Some of the wonderful, rare plants and lichen to be found at Ogo Dour.














































































Sometimes, if you are lucky, you might spot Choughs , flying around the cliffs or feeding on the cliffs. 

The cliffs are grazed by Dexter cattle and Shetland ponies, to help the unique fauna that grows here, survive and encourage the Choughs to feed on the short, grazed grass.

Anyway, taking the path inland, I'm heading back to the car park.






















































Looking back, you can see the path I came  down the cliffs on. On the other side of Predannack.



















































Along the path as it goes inland, the hedgerows are full of Black Thorn, flowering at the moment.












Well, as usual, I try to include a painting that has something to do with the subject or place that I'm writing about. And here is today's !


































                                                                            NOT SUCH A STILL LIFE

It's called ,  NOT SUCH A STILL LIFE !   It has the cliffs and landscape of Predannack in the background, and the colours of the gorse in the foreground. 

Here's a description of the meaning of the painting.



Facet 4  -  Not such a still life

Imagine two people standing on top of a 300ft high cliff looking along the coastline with the turbulent sea crashing against the rocks below them.

The first person standing there looking at the scene, who internally is together, controlled and serene and at peace with themselves and life finds the external violent action of the waves and wildness of nature in the scene that they are witnessing very disturbing and is fearful and beginning to freak out.

The other person next to them is completely the opposite. They have a mind full of the troubles of life, full of anguish and with no peace of mind whatsoever. Yet they look at the scene below of nature's power and beauty and think, 'How wonderful', and for that short moment in time they are surrounded by the sense of place and magnificence of the power of nature and forget the shit (pardon my use of English, I seriously can't think of a better word that sums up the crap (oops) people sometimes have to face)  within them.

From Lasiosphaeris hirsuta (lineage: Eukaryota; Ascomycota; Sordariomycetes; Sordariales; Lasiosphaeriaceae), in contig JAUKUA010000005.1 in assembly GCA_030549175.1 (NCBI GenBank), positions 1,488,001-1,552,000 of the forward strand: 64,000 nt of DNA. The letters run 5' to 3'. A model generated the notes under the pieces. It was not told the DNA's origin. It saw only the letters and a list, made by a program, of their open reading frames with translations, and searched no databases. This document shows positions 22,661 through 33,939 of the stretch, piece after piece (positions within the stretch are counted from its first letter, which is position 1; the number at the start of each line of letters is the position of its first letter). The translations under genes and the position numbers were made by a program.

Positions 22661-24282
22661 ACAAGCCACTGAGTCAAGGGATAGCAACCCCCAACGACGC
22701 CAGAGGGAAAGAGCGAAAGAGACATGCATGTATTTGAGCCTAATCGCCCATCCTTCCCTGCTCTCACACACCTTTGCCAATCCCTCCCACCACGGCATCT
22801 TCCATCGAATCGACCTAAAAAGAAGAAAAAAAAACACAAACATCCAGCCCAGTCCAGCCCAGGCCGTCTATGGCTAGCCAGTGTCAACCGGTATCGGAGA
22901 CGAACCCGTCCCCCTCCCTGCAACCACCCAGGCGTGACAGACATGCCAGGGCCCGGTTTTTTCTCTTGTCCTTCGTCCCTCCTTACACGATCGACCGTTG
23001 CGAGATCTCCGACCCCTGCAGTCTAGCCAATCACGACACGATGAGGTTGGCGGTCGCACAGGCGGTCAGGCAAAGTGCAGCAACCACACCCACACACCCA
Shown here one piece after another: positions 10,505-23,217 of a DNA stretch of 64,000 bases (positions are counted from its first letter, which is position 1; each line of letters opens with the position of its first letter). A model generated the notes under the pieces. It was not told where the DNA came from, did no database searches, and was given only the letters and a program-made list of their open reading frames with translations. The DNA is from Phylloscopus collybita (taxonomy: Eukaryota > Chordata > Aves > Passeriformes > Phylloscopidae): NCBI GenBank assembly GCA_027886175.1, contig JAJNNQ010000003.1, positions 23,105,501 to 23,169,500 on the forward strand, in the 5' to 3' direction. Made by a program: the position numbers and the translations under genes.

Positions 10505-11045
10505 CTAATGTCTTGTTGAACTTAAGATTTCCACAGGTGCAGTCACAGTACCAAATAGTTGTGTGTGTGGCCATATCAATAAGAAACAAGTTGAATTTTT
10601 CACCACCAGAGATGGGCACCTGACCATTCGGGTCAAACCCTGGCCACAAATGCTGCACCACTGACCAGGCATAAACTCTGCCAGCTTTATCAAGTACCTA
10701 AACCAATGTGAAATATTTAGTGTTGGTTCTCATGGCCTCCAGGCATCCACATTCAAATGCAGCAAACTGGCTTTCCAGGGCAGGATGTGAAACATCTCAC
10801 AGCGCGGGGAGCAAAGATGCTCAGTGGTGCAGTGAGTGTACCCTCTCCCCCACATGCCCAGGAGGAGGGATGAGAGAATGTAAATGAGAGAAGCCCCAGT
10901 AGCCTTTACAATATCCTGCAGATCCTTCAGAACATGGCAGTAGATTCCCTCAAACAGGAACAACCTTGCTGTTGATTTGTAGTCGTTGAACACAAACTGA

Predannack is a wonderful, special place to visit. It's off the tourist track. It's only a couple of miles from Mullion via walking or car. The Serpentine cliffs are spectacular ! In late Spring the cliffs are covered in blue, Squill. You might if you are lucky, even spot a Seal or Basking Shark ! Well worth a visit.


Take care



Stephen



St Michael's Mount. Cornwall.The Mists of Avalon .23rd February






































                                                                    St Michael's Mount

Once a month, I have to drive to Penzance, which is about 20 odd miles away to the West of here, heading in the Lands End direction. Today, was that day !

On my way to Penzance, I took a detour, through Marazion.  Just off Marazion, is St Michael's Mount.  A small, tidal island, reached by a causeway at low tide. Part of the National Trust, it is still home to the St Aubyn family. They've lived there since about 1650.